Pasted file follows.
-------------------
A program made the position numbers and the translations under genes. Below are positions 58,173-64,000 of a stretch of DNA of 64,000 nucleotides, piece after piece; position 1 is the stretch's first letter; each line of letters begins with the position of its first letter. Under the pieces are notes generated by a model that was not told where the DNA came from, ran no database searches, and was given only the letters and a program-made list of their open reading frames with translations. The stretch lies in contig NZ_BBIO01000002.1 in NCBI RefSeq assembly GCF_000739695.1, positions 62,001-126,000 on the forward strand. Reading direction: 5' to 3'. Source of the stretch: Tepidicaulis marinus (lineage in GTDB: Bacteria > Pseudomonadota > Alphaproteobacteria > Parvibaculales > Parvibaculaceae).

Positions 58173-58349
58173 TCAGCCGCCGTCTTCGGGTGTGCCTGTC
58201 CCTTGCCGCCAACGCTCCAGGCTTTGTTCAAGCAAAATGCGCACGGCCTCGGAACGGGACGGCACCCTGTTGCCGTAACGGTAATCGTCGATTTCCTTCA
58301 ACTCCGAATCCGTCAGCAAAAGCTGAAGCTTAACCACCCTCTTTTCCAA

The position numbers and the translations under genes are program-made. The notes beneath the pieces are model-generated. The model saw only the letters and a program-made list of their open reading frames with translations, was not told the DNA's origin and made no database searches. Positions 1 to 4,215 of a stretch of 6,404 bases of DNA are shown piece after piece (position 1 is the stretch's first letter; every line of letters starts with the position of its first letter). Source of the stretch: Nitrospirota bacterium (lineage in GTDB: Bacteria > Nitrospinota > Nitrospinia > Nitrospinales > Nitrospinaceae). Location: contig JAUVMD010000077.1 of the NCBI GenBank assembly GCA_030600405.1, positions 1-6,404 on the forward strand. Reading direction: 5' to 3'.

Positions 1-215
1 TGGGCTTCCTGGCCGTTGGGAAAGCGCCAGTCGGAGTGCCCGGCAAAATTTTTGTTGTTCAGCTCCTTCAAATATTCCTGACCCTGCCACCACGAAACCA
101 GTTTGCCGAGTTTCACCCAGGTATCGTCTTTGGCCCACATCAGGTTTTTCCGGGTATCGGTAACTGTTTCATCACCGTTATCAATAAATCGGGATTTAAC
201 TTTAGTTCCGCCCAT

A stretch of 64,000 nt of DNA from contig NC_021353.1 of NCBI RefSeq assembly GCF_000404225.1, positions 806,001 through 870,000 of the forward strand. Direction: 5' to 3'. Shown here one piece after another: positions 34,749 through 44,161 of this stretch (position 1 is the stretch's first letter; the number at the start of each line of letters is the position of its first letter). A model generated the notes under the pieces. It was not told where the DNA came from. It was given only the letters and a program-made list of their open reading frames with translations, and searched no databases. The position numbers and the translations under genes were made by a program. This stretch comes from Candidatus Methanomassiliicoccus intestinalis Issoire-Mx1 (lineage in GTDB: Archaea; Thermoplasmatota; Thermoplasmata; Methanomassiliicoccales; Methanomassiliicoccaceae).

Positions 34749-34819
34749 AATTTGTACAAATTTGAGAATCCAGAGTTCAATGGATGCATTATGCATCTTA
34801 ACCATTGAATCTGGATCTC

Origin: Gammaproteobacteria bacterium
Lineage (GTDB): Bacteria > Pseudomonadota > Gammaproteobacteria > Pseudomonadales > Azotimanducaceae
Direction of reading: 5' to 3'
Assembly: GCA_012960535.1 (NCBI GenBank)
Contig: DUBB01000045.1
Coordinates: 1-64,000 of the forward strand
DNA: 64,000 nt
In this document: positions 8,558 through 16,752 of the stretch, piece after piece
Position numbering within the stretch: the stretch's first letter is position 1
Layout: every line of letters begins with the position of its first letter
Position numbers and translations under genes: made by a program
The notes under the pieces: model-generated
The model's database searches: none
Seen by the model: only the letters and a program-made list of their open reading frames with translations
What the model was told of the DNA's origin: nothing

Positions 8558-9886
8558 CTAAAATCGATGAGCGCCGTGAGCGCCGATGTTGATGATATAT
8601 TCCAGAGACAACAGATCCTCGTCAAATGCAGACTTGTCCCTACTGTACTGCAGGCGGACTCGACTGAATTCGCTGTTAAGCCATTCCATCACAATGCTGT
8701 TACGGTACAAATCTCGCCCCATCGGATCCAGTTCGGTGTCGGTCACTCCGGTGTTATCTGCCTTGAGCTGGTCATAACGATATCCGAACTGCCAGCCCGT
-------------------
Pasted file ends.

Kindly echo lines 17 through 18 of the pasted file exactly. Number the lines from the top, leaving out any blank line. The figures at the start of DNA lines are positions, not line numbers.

Direction of reading: 5' to 3'
Assembly: GCA_012960535.1 (NCBI GenBank)